In summary I am very glad to have discovered this series. Newcomers should start at the very beginning. But please note these are not page turning thrillers. These are very much police procedurals set against the back drop of a society which despite its high utopean ideals is falling apart at the seams.
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on 2 November 2013
I read the first of this ten novel series in July, was gently hooked, worked my way through all the Martin Beck books and read this one, number 10 in the series, in October. I enjoyed the books, but the last couple (and this one in particular) were full of clunking social comment that rather overwhelmed the narrative. The social comment was there in previous books - the reviewers quoted tended to think that this was an interesting feature - but there was less of it and it was part of the scene setting. The authors seem to have taken editorial advice from Disgusted of Tunbridge Wells for this one.
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on 7 November 2013
This is the tenth and final Martin Beck book, and is one of the best in the series. A series of seemingly unrelated events are woven together brilliantly. Exciting, gripping, and touchingly human - no superhuman genius sleuths here, just a bunch of overworked policemen following routine procedure - this novel is a little masterpiece.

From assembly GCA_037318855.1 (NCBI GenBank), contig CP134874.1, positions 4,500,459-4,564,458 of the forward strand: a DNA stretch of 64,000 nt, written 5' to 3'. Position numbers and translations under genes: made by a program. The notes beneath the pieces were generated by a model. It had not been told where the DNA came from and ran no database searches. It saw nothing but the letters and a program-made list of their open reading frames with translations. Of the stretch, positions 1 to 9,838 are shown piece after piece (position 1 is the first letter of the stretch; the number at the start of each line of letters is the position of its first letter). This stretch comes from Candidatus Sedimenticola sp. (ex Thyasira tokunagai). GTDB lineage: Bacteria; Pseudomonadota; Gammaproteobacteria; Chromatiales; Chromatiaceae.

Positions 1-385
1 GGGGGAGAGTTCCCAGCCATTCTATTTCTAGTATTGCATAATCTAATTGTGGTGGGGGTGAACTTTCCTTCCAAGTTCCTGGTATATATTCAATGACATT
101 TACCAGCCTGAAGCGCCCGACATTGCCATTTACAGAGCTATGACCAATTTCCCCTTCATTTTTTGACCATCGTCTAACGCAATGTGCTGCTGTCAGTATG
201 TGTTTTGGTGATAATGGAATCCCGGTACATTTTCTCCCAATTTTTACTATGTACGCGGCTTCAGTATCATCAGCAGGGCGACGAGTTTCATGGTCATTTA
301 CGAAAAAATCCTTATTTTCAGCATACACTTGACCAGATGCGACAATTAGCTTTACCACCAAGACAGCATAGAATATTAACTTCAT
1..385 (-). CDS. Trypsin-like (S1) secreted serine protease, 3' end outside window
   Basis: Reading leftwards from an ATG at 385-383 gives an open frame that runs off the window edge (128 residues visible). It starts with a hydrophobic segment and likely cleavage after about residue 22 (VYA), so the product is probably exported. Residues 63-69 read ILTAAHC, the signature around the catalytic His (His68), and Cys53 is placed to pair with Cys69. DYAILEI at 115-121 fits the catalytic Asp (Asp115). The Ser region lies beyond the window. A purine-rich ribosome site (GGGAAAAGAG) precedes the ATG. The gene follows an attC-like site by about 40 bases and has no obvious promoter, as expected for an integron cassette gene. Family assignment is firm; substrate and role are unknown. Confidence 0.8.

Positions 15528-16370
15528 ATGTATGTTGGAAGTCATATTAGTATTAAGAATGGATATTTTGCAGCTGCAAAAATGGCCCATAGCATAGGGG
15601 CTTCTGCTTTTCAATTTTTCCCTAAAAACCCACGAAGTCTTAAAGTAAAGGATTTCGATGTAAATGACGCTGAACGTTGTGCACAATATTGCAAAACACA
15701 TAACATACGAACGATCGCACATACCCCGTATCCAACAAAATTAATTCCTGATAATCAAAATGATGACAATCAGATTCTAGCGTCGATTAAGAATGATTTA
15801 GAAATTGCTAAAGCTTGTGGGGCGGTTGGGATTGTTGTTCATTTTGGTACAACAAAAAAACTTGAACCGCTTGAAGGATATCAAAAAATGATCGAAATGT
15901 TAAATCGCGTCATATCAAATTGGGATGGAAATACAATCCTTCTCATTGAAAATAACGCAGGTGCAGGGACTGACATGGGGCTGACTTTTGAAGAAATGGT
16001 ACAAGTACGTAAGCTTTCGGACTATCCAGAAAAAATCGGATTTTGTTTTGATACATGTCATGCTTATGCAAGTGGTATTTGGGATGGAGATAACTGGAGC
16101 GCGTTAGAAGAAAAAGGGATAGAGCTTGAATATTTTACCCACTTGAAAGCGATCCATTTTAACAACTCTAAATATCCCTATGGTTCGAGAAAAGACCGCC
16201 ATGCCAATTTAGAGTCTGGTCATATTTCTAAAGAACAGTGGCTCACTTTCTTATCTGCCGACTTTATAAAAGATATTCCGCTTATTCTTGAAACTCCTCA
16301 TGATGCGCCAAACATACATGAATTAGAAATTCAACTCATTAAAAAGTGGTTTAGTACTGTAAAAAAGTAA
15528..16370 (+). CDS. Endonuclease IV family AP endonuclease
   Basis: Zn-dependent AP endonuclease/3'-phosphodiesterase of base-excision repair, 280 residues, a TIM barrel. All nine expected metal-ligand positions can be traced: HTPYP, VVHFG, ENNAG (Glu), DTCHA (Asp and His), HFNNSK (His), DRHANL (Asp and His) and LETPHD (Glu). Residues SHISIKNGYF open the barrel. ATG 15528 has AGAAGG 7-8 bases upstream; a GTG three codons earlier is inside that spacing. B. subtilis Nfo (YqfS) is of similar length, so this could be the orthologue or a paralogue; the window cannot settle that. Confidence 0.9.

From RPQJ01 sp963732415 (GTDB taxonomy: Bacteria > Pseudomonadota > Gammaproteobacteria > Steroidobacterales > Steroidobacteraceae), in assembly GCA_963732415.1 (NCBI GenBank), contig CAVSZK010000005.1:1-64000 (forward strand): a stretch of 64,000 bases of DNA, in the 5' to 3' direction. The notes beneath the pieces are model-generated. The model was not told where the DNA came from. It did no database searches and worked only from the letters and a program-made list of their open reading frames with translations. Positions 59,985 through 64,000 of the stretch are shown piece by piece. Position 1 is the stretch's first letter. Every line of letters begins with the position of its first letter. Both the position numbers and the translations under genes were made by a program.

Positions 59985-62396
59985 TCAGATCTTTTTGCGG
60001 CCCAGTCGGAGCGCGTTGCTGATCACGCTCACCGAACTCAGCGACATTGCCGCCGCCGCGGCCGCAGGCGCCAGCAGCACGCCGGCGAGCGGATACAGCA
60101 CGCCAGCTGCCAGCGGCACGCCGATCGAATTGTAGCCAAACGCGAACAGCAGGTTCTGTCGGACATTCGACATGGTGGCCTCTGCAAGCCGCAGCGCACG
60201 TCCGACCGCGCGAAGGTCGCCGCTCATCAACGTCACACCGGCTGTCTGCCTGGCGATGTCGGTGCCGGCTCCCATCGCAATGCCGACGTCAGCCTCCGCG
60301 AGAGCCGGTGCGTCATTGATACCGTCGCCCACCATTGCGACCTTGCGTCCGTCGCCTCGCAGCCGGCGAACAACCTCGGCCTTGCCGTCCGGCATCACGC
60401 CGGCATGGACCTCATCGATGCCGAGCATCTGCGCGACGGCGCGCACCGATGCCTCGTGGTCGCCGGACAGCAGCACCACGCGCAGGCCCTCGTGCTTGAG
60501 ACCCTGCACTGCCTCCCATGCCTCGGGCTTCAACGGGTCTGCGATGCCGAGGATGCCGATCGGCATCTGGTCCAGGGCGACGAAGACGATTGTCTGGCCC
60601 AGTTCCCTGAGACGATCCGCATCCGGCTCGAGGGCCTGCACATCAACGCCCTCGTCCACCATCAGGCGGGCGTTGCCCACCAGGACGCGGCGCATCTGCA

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on 18 November 2014
I've read and enjoyed several of the Martin Beck novels, but I found this one a bit tired. All the characters seem very one-dimensional and all the villains are too easily outwitted by Beck and his aides. I've ordered another one from the series, just in case this was an anomaly, but that'll be your last chance, Martin!
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on 9 October 2013
These are the original Nordic Noir and follow a group of Stockholm detectives through the 60's and early 70's written by a couple they have a fantastic view of police work and the pressures put on the actual policemen by the politicians and beureacrats who demand results regardless of the truth.